Automation can also positively impact customer and employee satisfaction. By optimising customer experiences while protecting client data, automation platforms can dramatically improve an employee’s daily productivity. It can enable customer service and procurement employees to perform routine tasks with far greater efficiency and accuracy. Additionally, automation technology can seamlessly integrate with third-party tools which can make accounting and payroll tasks simpler with less human intervention. It’s commonly accepted knowledge now that robotic process automation (RPA) components within such processes boost business objectives and ensure that an enterprise can continue operations smoothly.

Currently, enterprises are primarily focussing on surviving the scenario and sustaining workforce and operations. But companies will also need to invest in technologies to speed up recovery. Intelligent automation is expected to feature high on that list as it will become a boardroom-driven strategy, requiring buy-in from business and IT teams together.

Changing skills in an automation-led recovery

The post-pandemic business world is looking increasingly different and there is acceptance of work-from-anywhere, a rise of the gig economy and a renewed consideration of human emotions at the workplace. This is reshaping HR policies as well as business operations. Automation is a key factor in each of these shifts, as enterprises are increasingly turning to bots to work alongside humans in a collaborative and mutually beneficial way.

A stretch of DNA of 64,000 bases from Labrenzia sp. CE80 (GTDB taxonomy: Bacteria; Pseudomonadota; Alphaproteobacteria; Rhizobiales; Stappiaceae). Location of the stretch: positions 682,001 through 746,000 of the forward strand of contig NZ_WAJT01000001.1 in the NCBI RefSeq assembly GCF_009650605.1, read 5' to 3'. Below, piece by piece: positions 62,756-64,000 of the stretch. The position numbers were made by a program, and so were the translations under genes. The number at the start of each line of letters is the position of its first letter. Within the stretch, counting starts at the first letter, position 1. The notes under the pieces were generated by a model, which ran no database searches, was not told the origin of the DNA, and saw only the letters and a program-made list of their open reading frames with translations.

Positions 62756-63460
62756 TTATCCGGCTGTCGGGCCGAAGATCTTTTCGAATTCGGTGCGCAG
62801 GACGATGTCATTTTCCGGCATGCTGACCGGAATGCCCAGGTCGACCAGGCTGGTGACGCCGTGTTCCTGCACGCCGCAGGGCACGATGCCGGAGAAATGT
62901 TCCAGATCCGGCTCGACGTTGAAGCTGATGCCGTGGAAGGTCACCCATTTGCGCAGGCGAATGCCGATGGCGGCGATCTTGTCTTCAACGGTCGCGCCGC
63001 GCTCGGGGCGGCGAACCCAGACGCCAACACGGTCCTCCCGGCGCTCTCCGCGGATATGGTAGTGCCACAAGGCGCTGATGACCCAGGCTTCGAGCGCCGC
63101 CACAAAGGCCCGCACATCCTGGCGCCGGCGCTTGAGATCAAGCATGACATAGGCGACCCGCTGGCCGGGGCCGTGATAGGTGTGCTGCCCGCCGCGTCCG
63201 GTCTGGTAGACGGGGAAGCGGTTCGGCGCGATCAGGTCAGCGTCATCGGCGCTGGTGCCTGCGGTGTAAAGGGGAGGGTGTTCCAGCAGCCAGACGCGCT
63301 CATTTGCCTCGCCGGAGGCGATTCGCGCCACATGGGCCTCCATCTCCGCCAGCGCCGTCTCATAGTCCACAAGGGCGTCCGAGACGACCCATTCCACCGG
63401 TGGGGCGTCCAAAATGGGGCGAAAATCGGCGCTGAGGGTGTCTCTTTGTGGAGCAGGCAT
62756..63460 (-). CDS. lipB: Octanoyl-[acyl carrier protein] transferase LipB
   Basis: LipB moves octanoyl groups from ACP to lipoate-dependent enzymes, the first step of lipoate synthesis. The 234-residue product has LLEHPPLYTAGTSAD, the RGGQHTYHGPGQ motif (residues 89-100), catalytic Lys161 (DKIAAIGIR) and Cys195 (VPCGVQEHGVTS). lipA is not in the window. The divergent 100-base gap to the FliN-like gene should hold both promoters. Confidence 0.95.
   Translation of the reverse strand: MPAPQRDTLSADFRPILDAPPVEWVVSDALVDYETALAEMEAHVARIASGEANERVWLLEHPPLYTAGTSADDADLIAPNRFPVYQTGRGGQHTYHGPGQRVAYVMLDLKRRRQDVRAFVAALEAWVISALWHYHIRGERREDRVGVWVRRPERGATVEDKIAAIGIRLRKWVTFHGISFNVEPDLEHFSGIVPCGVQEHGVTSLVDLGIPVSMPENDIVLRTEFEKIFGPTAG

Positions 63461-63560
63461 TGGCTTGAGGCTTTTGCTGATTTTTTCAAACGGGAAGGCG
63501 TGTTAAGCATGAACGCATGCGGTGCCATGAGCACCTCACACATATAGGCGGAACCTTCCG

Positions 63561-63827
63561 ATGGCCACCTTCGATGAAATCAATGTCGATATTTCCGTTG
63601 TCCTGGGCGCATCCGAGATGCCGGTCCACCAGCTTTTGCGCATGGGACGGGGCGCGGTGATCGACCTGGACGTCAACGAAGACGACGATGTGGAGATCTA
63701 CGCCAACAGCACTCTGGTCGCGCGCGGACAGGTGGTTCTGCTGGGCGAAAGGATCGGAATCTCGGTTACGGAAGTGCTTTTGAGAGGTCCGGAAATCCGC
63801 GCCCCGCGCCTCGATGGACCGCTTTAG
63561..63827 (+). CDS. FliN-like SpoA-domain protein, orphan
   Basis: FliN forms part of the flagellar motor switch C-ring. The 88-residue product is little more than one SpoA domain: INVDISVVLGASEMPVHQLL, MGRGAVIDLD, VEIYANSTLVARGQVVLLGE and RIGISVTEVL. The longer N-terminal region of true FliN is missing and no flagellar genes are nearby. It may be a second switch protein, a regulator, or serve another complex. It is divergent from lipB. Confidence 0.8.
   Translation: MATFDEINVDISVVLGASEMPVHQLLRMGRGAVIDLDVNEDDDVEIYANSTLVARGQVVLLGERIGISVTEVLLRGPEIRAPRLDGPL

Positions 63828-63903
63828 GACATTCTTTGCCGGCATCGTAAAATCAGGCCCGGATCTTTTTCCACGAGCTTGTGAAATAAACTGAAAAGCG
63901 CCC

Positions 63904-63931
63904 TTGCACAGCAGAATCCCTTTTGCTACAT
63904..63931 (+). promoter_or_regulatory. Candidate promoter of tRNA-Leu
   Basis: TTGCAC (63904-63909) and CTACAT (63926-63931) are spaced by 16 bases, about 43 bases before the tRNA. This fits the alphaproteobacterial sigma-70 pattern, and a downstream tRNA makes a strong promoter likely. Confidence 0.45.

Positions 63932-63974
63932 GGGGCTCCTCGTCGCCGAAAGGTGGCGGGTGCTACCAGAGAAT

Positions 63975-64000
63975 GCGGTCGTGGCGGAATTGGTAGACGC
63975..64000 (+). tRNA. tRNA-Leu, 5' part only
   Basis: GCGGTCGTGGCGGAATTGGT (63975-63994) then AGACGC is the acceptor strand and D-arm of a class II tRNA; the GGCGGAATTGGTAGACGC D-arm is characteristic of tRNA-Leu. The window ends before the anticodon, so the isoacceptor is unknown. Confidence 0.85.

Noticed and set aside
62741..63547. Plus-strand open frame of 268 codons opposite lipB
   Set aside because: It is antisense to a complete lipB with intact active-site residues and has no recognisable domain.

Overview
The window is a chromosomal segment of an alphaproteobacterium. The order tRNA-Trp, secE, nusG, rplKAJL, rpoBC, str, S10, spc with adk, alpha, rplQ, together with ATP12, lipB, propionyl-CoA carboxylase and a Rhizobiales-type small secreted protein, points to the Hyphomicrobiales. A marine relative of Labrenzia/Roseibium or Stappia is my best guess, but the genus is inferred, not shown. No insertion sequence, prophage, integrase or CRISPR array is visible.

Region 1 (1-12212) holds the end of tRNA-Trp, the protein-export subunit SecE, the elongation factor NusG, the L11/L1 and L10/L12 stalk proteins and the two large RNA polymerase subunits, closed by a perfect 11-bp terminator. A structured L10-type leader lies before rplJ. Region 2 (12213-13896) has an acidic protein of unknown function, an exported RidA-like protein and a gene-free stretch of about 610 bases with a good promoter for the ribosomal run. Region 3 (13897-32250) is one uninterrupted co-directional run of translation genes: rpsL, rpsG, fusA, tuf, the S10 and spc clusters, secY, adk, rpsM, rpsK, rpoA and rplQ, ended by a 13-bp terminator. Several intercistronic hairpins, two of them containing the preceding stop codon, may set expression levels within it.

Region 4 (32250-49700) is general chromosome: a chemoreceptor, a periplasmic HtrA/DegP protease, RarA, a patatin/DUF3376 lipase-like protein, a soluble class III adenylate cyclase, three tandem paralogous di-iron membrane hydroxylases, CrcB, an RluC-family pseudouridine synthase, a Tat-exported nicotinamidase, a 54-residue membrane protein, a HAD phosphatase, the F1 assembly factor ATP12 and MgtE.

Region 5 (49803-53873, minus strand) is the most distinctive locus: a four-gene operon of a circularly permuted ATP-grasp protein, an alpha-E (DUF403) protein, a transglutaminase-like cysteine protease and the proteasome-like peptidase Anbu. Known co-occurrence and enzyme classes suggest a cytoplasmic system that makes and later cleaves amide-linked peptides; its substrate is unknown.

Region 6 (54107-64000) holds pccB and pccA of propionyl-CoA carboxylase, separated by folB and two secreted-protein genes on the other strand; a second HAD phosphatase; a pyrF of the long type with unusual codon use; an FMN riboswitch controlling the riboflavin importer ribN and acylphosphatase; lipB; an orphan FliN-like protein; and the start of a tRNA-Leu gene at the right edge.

Some industries are also witnessing paradigm shifts as demand contraction is leading to a situation of ‘excess talent’. Enterprises are, thus, giving their workers the platform to upskill themselves and focus on more creative and value-addition tasks. From a technical viewpoint, basic coding skills, communication and collaboration skills, and the ability to innovate novel products is something employees are focussing on. In these instances, automation also has a critical role to play.

The changes are not limited to middle or lower management. Approaching the post-pandemic workplace is also leading the strategic layer of enterprises, including the top leadership and C-level executives, to get actively involved in the technological transformation of business operations. With the importance of leveraging technology in operating models becoming clearer, seismic changes in the mindset and skills of employees regarding technology are fuelling the post-pandemic recovery.

In boardrooms across the country, digital transformation has become more important than ever. RPA and intelligent automation have become more visible and their benefits more widely accepted. To fuel post-pandemic recovery, intelligent automation is one of the most potent weapons that enterprises can turn to. It can boost efficiency, customer retention, and brand visibility. The post-Covid-19 world will look very different, and how well companies leverage data in this era will determine their relevance and importance.

Views are personal. The author is executive vice president-India, Middle East and Africa, Automation Anywhere.